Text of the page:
The rapid pace of change in the media industry demands that leading media organizations implement efficient and agile digital media processing capabilities to control costs and capitalize quickly on new business opportunities. However, achieving the full promise of file-based media workflows and the efficiencies they bring requires seamless interaction among products from different vendors. Therein lies the challenge: Getting disparate products to interoperate is like getting a group of individuals each speaking a different language to understand each other. The effort requires standards for more than just the words or the dialogue — i.e. the file formats. Seamless interaction also requires standardizing the way the dialogues are handled — i.e. the approaches to coordinating and connecting the components of media processing systems.
Most modern businesses today leverage service-oriented architectures (SOAs) to assemble agile business systems. Indeed, SOAs offer tremendous advantages to processing media for playout and distribution. A key element of SOA involves exposing system components as shared network-based services. Connections with services can then be created and reconfigured quickly to respond to changing requirements and demand.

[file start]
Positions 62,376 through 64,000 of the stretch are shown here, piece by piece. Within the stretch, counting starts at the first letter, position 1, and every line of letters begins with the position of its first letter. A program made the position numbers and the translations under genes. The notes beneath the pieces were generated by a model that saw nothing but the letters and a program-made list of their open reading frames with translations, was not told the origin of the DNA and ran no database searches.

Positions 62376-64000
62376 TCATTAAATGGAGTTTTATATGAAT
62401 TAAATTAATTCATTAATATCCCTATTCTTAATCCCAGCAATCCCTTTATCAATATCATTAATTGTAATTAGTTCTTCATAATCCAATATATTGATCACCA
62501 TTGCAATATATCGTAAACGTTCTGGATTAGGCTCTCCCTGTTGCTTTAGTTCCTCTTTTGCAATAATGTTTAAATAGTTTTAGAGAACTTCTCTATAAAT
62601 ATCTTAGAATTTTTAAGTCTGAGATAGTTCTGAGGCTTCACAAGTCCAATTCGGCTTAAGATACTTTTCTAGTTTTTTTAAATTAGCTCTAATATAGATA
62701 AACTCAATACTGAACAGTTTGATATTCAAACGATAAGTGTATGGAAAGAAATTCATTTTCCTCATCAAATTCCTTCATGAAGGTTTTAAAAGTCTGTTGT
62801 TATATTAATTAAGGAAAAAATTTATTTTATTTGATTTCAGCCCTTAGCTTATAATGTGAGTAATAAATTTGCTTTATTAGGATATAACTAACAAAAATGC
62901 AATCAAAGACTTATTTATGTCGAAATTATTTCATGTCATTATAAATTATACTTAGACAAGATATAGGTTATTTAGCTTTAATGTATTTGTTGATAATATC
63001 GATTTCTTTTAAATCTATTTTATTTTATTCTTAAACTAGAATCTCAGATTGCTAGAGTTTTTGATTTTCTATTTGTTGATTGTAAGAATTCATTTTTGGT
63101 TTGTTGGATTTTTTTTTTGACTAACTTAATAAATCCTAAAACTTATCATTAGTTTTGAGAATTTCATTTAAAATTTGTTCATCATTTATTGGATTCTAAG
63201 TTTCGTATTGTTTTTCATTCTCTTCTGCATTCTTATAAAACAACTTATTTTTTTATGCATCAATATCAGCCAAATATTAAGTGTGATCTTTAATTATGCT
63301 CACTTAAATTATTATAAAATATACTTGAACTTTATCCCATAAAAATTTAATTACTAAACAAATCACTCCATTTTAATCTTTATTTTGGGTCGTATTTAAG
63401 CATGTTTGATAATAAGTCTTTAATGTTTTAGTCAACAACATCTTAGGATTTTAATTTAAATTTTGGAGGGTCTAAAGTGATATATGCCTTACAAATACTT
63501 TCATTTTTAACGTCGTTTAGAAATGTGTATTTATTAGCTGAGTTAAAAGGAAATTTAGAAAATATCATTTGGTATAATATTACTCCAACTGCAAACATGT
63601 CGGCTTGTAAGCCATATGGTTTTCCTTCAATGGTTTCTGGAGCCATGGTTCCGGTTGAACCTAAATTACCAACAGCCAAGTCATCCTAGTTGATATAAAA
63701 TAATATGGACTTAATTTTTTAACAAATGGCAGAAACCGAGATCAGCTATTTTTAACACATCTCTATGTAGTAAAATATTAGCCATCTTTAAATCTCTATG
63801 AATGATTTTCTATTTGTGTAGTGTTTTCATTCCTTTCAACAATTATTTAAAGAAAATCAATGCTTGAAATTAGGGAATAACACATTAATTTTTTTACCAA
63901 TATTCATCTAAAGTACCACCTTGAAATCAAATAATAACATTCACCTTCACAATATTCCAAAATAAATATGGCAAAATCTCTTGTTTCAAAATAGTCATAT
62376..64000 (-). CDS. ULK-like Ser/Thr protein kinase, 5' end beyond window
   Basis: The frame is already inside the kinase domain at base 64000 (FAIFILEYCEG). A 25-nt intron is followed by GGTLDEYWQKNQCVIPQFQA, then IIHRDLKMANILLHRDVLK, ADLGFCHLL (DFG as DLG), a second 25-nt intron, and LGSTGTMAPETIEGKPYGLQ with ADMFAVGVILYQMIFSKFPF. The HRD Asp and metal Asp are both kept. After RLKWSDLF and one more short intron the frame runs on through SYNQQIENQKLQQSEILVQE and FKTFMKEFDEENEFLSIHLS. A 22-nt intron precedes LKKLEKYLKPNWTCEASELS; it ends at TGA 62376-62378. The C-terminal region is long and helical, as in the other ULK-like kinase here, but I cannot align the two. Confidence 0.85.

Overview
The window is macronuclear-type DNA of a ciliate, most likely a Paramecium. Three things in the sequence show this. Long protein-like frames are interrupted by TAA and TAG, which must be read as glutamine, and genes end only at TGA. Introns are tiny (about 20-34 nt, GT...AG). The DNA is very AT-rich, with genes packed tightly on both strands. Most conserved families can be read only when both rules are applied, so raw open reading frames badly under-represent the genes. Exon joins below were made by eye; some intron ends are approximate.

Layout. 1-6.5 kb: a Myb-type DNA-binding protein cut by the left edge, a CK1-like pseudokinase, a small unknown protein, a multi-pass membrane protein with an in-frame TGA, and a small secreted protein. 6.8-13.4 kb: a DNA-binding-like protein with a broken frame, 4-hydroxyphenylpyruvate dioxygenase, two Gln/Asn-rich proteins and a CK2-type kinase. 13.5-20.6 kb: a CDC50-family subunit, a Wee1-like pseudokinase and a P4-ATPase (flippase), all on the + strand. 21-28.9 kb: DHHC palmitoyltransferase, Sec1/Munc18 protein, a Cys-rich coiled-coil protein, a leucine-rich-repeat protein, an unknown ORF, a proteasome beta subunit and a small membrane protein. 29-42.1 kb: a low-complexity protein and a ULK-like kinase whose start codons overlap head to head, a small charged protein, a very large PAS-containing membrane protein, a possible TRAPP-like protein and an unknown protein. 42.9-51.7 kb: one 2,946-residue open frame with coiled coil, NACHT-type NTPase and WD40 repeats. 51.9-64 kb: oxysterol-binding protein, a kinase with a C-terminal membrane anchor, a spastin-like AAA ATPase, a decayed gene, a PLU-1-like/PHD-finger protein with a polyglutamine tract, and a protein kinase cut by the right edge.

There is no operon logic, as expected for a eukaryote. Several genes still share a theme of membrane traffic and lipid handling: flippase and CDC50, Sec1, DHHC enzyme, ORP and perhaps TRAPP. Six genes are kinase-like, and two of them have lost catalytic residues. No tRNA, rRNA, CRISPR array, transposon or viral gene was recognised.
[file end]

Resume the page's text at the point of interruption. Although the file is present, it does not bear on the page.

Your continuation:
The Framework for Interoperable Media Services (FIMS) was initiated as a joint project between the Advanced Media Workflow Association (AMWA) and the European Broadcasting Union (EBU) to create a common framework for applying SOA principles to processing media. FIMS standardizes service interface definitions for implementing media-related operations in a SOA. As one example of how it can be used, a system that ingests and prepares content for playout and nonlinear delivery can leverage FIMS to interact flexibly with media capture, transfer and transform products from multiple vendors. Using FIMS, system components can easily be added, updated and removed in response to changing business requirements and demand.
Although workflows are commonplace for moving, processing and storing media using software-centric systems deployed on commodity IT infrastructure, many software-based media processing systems suffer from problems endemic to older hardware and physical media-centric film and video processing systems. Whenever unique media processing requirements must be addressed — and let’s face it, what broadcaster does not have a unique requirement of some sort — there’s an expensive custom software integration project needed to delivered bespoke hardwired media processing silos.
Worse yet, many software-based systems use watch folders to hand off media between components of the system. While watch systems can allow multivendor interoperability and loose coupling, they create a whole new set of quality, reliability and management problems.